Cynthia S. Minkovitz, N. Hughart, R.N., M.P.H., D. Strobino, Ph.D. et al.
"A Practice-Based Intervention to Enhance Quality of Care in the First 3 Years of Life," C. S. Minkovitz, M.D., M.P.P, N. Hughart, R.N., M.P.H., D. Strobino, Ph.D. et al., JAMA 290 (December 2003): 30813091
The nation's first, large clinical trial designed to improve delivery of developmental and behavioral services to young children has improved quality of care, enhanced communications between pediatricians and parents, and helped children receive appropriate preventive services, according to a national evaluation of the Healthy Steps for Young Children Program supported by The Commonwealth Fund.
In A Practice-Based Intervention to Enhance Quality of Care in the First 3 Years of Life (JAMA, Dec. 17), researchers at the Johns Hopkins Bloomberg School of Public Health report that physician practices with childhood developmental specialists on staff showed "significant improvements" in parental satisfaction with the services they received; timelier preventive care such as immunizations; and receipt of more developmental services. In fact, Healthy Steps families were found to be four to 20 times more likely to receive developmentally oriented care than families not in the program.
The study, conducted when children were 30 to 33 months old, corroborates the findings of an earlier evaluation of Healthy Steps undertaken when its participants were 2 to 4 months old (Minkovitz et al., 2001). Healthy Steps was developed with funding from The Commonwealth Fund, the Robert Wood Johnson Foundation, and more than 100 funding partners.
Why Healthy Steps?
Deficiencies in American children's health care are known to be common. These include low rates of preventive service delivery as well as inadequate attention to behavioral and developmental problems. With respect to child development and behavior during the first three years of life, the disparity between recommended services and the ones actually delivered has been particularly wide.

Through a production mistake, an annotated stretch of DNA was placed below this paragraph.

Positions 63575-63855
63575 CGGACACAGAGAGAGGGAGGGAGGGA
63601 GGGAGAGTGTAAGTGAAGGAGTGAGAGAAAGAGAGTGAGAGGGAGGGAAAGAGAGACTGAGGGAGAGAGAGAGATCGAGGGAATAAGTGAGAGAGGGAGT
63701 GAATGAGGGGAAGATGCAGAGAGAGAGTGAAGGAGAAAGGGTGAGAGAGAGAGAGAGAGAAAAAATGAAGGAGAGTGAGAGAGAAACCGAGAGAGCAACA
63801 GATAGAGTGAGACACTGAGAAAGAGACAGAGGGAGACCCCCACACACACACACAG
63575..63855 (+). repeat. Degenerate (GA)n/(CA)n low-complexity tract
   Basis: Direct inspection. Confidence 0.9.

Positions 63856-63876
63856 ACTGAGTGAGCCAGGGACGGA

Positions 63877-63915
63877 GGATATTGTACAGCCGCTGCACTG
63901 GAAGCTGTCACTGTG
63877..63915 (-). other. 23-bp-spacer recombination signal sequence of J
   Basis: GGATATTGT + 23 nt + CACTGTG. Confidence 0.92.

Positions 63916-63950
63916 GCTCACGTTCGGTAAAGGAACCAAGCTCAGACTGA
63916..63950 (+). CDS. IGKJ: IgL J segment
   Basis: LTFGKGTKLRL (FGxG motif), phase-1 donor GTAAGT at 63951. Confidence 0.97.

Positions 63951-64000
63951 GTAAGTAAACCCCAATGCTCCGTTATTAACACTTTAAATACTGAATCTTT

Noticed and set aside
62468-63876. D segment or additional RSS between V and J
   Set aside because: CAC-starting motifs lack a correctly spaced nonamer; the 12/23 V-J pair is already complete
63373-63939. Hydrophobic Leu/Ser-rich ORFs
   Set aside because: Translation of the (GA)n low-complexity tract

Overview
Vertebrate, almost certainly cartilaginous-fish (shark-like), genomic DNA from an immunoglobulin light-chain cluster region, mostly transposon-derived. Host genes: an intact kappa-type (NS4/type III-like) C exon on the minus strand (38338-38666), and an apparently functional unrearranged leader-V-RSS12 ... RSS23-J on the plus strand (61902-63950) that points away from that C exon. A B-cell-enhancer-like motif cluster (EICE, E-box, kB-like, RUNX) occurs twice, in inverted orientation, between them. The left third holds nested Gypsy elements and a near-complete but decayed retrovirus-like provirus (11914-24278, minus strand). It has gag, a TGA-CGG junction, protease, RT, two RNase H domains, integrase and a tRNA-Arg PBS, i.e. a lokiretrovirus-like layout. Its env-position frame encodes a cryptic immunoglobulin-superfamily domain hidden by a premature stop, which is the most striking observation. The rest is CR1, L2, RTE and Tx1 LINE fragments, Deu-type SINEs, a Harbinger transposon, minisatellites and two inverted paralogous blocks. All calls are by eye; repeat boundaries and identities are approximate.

The Healthy Steps Approach
Healthy Steps' key proposition is that deficiencies in children's health care, particularly those centered on early childhood development and behavior, can be remedied at the ideal sites for care delivery—the pediatric practices—with changes to practice organization, staffing, and procedures. Healthy Steps added two nurses, nurse practitioners, early childhood educators, or social workers (all with training and experience in child development and each carrying a caseload of approximately 100 families) to the staffs of 15 pediatric practices in 14 states. "Healthy Steps is unique among early child interventions in that it was based in pediatric practices, took a 'universal' approach to addressing families' needs, and introduced a new developmental specialist into pediatric practices," say the authors. By a host of widely accepted criteria of health care quality, the successes among the groups who received the attention of the Healthy Steps Specialists were substantial.
Applying the Healthy Steps Method
For the study's intervention groups (of the 5,565 originally enrolled families, the JAMA article reports results for 2,021 in the intervention groups and 1,716 in the control groups), the Healthy Steps Specialists met with physicians and parents during office visits, made home visits, staffed call-in child-development phone lines to answer parents' questions, performed developmental assessments, provided written materials for parents that emphasized prevention and health promotion, helped to organize parent groups where support and learning could occur, and provided some targeted referrals to community resources. Three annual training sessions enhanced the skills of the Healthy Steps Specialists.
Healthy Steps sought to improve four particular domains of health care quality: effectiveness, patient-centeredness, timeliness, and efficiency. Some examples of the criteria for each domain are: